Developing Your Manufacturing Talent

Marc Leclair - Vice President of Operations
Written by Marc Leclair - Vice President of Operations
Posted on September 1, 2017 at 3:26 PM

How do you ensure that your manufacturing talent is an asset to your business? Consider a typical manufacturing organization. Qualifications for many entry–level shop floor positions are modest. New hires range from novice all the way to seasoned manufacturing professionals with specialized skills.

Sometimes it is an employer’s market and at other times, there is a scarcity of suitable job talent. In this ever changing environment, how do we keep the most ambitious, hardworking, and engaged workers?

Employee Assembling EC Motor with Fan Ring and Blade

Employee Assembling EC Motor with Fan Ring and Blade

 

In any labor market, manufacturers have the same responsibility to our customers. Imagine explaining to your customer “Sorry about the defective products, we are having a tough time finding good help”.

Customers quite reasonably expect us to produce quality products and to deliver them on time. In many industries, customers routinely expect six sigma process performances. Numerically speaking, that is less than four defects per million opportunities. This allows no room for on-the-job training.

We cannot wait for workers to get the hang of it as they become adept at their work assignments. Automation and improved work methods help alleviate these concerns, but there are many circumstances where our quality performance is literally in the hands of our workforce.

Orientation

When any new hire starts, on-boarding training is required. Workers need to know about certain procedures, like how to schedule a sick day, how to find the company phone list and so on. We must explain our policies to new hires, items such as the rules about workplace attire and cell phone use. New hires need these basics to become effective. At Epec, we manage our employee orientation through a workflow in the cloud, ensuring all new hires get the necessary training.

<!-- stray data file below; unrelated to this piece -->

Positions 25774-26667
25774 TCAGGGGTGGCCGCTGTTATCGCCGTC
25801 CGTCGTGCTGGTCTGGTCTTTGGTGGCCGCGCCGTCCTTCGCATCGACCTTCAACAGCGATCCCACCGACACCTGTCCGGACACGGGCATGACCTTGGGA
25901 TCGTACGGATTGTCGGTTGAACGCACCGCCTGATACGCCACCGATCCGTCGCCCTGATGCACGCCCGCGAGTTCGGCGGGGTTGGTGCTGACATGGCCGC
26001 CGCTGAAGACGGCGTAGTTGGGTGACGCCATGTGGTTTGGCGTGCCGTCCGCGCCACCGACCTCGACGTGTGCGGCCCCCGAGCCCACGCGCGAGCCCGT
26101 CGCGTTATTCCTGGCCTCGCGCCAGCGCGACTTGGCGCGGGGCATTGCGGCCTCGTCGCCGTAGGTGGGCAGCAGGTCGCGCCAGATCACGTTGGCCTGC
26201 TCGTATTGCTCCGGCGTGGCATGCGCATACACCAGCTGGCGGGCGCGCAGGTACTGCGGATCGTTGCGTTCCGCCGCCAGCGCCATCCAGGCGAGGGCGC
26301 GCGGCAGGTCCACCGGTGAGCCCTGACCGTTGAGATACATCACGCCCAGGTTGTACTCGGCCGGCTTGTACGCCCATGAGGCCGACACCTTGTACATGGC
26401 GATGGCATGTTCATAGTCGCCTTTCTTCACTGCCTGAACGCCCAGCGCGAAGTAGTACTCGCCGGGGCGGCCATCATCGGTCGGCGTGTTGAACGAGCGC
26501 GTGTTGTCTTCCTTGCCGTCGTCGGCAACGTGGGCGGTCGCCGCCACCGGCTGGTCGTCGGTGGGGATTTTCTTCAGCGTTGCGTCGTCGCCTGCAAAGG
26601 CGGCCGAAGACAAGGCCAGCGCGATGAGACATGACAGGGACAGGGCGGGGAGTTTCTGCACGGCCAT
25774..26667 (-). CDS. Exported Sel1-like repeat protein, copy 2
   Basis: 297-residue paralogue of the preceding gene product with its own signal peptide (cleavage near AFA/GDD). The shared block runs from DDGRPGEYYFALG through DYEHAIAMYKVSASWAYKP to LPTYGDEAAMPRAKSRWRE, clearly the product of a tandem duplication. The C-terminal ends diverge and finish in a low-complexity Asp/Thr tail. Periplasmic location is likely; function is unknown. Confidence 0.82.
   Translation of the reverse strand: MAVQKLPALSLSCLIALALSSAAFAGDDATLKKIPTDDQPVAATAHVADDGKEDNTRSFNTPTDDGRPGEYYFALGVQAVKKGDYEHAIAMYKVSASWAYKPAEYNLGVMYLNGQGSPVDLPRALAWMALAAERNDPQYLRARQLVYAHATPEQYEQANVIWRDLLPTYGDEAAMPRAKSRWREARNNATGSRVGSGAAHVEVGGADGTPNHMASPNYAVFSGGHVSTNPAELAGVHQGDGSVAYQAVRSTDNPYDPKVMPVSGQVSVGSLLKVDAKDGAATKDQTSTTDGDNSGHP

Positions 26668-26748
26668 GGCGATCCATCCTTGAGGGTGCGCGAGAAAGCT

Job-Specific Training

Before a new hire can work productively, they also require job-specific training. Job-specific training explains essential tasks like how to assemble a product, inspect a component, or where to place nonconforming materials. The job specific training we provide depends on the employee’s job description and assigned work area.

At Epec, manufacturing maintains a whiteboard that displays worker names vs. completed training so we can easily ensure that we put the right talent on the right job assignment.

All of the training is mandatory and necessary to maintain process control and promote efficient operations. To be competitive and ensure top performance, however, we need more from our work force that perfunctory compliance to the rules. Even if we have a workforce that readily and cheerfully performs assigned tasks, that alone is not sufficient to be a top performer.

However, workers who engage in their assignments and respond to adverse conditions independently are invaluable. But how do we develop these workers?

“Making good decisions is a crucial skill at every level.
~ Peter Drucker

 

Career Progression

The best workers are deeply engaged in their work. They understand their job assignment and know how and when to execute their skills. It follows that as workers gain skills and responsibilities, they are more valuable in terms of decision-making, efficiency, and freedom from errors. Thus, they deserve more. This is a mutual benefit for employee, employer, and the customer.